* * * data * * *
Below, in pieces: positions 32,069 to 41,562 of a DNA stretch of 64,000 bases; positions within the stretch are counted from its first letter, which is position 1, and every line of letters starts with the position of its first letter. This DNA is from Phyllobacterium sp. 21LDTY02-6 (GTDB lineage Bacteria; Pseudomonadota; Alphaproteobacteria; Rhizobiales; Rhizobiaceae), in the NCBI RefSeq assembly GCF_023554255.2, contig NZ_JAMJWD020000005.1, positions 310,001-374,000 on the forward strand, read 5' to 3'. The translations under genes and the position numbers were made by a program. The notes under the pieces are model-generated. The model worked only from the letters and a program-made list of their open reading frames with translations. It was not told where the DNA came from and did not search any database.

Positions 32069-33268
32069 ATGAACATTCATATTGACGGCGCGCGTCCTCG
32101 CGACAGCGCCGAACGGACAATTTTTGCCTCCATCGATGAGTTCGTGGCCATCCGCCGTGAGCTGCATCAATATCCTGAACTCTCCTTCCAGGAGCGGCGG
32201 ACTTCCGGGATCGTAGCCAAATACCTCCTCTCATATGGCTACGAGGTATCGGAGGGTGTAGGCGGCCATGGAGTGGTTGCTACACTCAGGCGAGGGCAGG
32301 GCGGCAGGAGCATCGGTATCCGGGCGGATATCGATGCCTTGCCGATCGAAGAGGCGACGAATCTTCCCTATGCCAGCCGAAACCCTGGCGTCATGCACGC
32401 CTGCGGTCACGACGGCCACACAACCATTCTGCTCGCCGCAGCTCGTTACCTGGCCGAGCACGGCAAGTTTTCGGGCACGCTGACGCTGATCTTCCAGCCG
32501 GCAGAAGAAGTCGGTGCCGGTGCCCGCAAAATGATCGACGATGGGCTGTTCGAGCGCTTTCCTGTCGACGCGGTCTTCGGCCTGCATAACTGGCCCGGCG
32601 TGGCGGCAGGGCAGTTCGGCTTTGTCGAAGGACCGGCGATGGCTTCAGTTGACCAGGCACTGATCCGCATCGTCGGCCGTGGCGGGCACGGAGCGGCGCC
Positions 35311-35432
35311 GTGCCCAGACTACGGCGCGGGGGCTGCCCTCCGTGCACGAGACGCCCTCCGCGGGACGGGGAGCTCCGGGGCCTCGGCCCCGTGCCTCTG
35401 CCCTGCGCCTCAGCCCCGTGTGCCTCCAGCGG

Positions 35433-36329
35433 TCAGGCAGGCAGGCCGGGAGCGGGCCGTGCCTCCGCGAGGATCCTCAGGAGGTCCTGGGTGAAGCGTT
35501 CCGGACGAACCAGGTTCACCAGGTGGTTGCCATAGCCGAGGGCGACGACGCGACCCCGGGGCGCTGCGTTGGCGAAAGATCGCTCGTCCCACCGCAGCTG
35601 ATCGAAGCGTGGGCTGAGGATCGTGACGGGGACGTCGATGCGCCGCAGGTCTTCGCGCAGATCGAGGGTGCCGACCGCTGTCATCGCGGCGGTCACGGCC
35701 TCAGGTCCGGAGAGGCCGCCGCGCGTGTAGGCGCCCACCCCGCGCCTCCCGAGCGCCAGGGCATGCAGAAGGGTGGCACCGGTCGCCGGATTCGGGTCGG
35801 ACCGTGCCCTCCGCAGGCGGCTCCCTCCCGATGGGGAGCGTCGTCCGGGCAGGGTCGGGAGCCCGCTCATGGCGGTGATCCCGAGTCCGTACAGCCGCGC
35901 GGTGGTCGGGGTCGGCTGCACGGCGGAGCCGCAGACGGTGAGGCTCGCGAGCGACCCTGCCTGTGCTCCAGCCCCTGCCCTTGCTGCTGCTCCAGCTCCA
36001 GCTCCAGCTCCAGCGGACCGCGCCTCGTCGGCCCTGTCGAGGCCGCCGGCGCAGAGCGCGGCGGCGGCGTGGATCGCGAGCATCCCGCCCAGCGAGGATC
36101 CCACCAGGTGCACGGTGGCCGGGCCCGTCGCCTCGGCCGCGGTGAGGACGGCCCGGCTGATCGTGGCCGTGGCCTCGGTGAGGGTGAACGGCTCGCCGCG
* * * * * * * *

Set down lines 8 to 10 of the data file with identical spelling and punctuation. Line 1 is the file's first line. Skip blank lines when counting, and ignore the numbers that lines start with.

32501 GCAGAAGAAGTCGGTGCCGGTGCCCGCAAAATGATCGACGATGGGCTGTTCGAGCGCTTTCCTGTCGACGCGGTCTTCGGCCTGCATAACTGGCCCGGCG
32601 TGGCGGCAGGGCAGTTCGGCTTTGTCGAAGGACCGGCGATGGCTTCAGTTGACCAGGCACTGATCCGCATCGTCGGCCGTGGCGGGCACGGAGCGGCGCC
Positions 35311-35432